The first issue that Dr. Ambert clarifies is the divorce rate. The American divorce rate is 50%, ours stands at 44%. She argues that when statistics of this type
come out, the media takes them and reports the numbers out of context. They don’t necessarily understand the factors that influence the rates.
Still, Canadian couples do have a high divorce rate. Note that there are about 37 million Canadians versus 300 million Americans. The question therefore is: is 44% really lower, given our smaller population?
One study by Frederick and Hamel (also cited by Dr. Ambert) reveals that 31% of Canadians who married in 1991 will head for divorce courts if the 1991 divorce rate holds.
Why 1991? No reason was given. But from the evidence, Canadians are progressively divorcing.
Take a look at some statistics (figures are from Statistics Canada and reported by Dr. Ambert):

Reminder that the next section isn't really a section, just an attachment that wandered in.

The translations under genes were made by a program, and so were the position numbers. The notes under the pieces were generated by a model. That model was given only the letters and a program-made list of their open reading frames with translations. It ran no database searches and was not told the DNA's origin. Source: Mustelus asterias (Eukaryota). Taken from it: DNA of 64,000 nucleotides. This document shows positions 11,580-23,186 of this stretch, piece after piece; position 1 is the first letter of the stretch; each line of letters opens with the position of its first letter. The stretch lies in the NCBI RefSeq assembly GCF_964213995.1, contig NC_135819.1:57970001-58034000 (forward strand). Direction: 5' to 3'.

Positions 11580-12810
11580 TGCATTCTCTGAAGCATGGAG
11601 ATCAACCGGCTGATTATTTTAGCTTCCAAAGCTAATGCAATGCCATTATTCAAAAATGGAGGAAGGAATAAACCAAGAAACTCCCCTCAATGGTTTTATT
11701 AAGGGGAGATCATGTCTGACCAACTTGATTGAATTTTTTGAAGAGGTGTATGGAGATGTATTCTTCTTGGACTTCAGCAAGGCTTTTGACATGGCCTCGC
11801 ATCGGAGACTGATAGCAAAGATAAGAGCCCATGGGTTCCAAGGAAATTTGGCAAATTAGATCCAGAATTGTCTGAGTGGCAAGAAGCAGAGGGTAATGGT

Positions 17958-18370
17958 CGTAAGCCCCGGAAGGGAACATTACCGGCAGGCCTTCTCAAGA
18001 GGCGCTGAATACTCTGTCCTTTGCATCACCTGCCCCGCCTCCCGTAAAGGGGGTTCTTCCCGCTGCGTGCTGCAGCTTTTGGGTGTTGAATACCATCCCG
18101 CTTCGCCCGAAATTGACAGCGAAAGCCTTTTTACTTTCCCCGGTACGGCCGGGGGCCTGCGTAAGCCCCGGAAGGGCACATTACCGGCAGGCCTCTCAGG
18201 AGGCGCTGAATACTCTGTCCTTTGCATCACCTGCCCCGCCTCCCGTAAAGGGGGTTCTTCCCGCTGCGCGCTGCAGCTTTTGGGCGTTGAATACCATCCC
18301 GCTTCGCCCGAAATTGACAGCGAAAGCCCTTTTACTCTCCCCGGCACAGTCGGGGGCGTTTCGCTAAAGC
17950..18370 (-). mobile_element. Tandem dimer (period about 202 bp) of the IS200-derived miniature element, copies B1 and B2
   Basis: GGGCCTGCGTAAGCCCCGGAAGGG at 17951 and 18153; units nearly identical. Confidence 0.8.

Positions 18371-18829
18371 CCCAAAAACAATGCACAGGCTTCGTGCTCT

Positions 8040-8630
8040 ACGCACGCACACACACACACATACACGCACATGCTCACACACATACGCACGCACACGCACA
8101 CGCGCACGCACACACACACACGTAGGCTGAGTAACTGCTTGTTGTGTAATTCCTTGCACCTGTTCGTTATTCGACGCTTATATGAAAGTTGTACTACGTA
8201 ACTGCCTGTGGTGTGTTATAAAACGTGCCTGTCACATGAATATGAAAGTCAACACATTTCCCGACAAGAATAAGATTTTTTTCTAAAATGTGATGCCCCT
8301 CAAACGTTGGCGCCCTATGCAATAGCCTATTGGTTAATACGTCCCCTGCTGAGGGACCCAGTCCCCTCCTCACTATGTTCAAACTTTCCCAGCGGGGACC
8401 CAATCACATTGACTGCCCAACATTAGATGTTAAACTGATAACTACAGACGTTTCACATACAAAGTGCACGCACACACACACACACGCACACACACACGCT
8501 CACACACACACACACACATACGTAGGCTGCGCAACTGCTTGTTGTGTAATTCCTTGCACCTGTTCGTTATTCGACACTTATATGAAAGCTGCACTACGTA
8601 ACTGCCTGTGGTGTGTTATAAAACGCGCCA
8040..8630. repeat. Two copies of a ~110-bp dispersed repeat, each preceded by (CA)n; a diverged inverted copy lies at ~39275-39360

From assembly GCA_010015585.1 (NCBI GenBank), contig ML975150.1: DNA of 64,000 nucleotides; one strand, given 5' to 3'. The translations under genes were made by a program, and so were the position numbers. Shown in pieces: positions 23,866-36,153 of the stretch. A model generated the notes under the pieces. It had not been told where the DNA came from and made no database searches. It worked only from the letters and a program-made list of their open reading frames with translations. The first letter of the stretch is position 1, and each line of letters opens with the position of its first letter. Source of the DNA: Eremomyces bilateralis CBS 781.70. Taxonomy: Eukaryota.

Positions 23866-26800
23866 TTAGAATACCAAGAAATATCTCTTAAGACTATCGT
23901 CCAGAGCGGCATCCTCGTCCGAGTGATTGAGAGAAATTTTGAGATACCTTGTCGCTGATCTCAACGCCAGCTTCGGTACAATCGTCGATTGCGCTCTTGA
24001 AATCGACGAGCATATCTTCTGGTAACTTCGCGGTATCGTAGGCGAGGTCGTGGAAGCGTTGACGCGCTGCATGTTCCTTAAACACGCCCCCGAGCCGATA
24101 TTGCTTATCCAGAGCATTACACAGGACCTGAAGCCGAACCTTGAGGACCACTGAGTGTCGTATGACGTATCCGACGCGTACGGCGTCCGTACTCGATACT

Year Number of divorces
Statistics Canada reports that the peak year for the number of divorces was 1987 but that number has stabilized. Whether the rates will go up again will depend on changing Canadian lifestyle habits and value systems.
Next question: when do Canadian couples divorce? Statistics Canada says that the highest rate of divorce occurs during the fifth year of marriage. By age 60, the report continues, divorce becomes a rare statistic. The most susceptible ‘divorce age’ is among people in their late twenties.
Canadian remarriage rates turned out to be an eye-opener. These numbers explain why:
- Males, 35-50 years old 61%
- Females, 35-50 years old 48%
- Males, 25-35 years old 80%
- Females, 25-35 years old 66%
What do these numbers tell us? Age is a significant factor for remarrying. For women who are divorced, the older they are, the less chances they have of remarrying. It is different with men.
Divorce Statistics: USA
In an earlier article, Can A Marriage Work These Days?, we provided statistics on American divorce rates and we’ll just do a recap here of the more relevant numbers:
Number of married couples in 2000 56.4 million
Number of people who are divorced in 2000